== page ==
Veblen's classic position on social status is intertwined with his interest in economic class and the political prospects of that class. The Vested Interests is squarely in that tradition. It aims to show how and why a discrepancy has arisen between the accepted principles of law and custom that underlie the business enterprise and the efficient management of industry. He also speculates on the civil and political difficulties inspired by this discrepancy between business civilization, and the social order.
Many of the essays in this collection originally appeared in Dial from October 1918 to January 1919. The Vested Interests includes: "The Instability of Knowledge and Belief," "The Stability of Law and Custom," "The State of the Industrial Arts," "Free Income," "The Vested Interests," "The Divine Rights of Nations," "Live and Let Live," and "The Vested Interests and the Common Man."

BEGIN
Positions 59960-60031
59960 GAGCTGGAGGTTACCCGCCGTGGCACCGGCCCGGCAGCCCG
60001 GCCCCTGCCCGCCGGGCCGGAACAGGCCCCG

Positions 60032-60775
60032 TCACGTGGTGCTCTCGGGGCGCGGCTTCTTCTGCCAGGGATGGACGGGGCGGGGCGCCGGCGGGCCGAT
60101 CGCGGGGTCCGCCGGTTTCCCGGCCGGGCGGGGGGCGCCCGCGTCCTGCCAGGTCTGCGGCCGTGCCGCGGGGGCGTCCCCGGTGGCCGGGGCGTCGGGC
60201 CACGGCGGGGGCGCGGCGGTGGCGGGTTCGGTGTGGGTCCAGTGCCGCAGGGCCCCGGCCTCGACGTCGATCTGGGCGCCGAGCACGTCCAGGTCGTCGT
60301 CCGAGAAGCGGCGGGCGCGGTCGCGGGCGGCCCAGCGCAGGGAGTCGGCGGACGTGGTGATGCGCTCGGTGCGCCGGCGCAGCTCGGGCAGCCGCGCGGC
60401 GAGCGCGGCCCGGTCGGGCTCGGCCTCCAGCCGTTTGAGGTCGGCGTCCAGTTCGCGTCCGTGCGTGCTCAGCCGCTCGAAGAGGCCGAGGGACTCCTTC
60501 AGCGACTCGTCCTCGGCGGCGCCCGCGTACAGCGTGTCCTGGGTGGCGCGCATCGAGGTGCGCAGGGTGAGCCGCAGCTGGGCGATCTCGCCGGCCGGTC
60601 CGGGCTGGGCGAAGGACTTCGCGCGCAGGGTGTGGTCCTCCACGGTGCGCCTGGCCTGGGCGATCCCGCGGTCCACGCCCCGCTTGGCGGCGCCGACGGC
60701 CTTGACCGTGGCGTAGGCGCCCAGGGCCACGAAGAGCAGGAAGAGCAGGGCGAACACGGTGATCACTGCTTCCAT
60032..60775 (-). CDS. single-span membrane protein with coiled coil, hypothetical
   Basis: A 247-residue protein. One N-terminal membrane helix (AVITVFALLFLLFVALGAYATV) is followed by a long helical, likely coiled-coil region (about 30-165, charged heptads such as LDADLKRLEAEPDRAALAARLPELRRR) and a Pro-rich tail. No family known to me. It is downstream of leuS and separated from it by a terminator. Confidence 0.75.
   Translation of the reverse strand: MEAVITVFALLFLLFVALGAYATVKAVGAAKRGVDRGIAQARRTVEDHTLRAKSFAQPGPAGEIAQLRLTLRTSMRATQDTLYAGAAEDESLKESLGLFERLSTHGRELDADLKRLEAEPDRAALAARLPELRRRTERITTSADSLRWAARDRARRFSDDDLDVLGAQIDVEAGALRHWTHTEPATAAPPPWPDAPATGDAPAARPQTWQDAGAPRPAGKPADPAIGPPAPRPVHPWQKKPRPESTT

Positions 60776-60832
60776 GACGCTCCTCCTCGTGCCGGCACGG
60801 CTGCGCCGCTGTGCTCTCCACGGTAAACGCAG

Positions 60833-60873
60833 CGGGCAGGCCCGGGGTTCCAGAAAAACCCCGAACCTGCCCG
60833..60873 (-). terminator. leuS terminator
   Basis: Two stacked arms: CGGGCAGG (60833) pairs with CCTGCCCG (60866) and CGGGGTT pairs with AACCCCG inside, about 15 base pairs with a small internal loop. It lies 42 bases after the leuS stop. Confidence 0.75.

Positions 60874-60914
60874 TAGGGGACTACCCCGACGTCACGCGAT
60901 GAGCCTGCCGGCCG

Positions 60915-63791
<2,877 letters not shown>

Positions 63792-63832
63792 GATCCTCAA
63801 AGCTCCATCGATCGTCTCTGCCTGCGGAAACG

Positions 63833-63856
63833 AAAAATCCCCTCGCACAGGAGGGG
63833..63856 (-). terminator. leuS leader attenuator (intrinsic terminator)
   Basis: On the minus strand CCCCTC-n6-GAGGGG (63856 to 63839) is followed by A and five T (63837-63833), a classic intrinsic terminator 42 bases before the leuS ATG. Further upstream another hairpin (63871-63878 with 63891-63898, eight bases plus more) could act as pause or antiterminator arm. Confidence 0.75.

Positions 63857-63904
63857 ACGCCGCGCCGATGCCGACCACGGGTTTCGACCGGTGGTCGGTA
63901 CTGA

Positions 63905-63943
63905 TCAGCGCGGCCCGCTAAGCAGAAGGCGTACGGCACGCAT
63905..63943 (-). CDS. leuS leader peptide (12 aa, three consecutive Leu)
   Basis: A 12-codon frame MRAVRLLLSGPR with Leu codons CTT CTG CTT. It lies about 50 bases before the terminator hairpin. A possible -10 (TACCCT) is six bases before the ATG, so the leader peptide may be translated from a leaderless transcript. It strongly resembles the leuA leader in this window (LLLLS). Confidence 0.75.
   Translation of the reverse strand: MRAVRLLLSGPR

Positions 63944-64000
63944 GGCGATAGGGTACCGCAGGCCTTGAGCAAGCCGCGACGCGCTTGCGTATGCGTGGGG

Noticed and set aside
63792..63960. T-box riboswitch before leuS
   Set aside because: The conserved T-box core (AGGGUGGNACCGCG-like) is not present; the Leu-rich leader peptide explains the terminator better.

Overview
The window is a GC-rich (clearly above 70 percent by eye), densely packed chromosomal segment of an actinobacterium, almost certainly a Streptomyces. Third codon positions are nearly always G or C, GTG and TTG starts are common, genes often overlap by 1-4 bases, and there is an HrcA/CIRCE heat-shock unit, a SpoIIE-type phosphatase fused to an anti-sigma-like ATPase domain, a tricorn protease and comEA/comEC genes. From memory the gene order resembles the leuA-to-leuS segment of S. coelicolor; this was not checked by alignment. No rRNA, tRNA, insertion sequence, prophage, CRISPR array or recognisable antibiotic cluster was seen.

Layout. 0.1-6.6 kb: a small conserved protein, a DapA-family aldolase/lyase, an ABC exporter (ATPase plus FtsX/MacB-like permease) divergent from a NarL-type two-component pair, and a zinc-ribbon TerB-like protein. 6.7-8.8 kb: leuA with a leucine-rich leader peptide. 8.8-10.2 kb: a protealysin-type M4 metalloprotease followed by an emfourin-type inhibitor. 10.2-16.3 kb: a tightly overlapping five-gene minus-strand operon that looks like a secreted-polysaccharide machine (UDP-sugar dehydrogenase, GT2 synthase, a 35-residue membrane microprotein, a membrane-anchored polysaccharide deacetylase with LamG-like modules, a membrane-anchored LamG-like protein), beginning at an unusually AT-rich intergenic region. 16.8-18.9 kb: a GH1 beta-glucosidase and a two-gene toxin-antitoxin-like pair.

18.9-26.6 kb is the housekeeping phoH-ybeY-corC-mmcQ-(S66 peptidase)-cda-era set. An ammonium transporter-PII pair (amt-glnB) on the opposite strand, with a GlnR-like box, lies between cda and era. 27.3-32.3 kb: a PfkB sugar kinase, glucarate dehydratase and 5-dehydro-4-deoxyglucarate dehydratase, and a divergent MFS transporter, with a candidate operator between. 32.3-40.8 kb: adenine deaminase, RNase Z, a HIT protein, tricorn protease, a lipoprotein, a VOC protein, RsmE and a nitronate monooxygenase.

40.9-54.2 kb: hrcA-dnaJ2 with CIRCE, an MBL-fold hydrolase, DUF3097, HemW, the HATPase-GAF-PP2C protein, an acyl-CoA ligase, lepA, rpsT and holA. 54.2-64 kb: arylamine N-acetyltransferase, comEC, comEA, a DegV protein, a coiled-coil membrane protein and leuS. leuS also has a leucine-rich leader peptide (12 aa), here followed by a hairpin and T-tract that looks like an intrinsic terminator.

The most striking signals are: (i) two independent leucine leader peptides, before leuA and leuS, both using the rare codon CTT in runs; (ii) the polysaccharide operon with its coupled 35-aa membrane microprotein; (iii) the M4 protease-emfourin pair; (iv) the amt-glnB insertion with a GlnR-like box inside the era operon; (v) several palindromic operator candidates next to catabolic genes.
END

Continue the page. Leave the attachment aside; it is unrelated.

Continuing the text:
In his new introduction, Irving Louis Horowitz discusses Veblen as an economist turned sociologist. He explores the dichotomies in Veblen's approach, describing it as radical in input and conservative in outcome. Veblen was analytical in design, but ideological in rhetoric. He was materialist in his economic analysis, but idealistic in his emphasis on law and custom as regulatory mechanisms of the management of society. Horowitz also describes the difficulties Veblen experienced in placing his steadfastly nineteenth century ideals in the context of 1920s America. This is the final volume in Transaction's series of the essential works of Thorstein Veblen. It will be of central interest to sociologists as well as economists, particularly those interested in the history of ideas.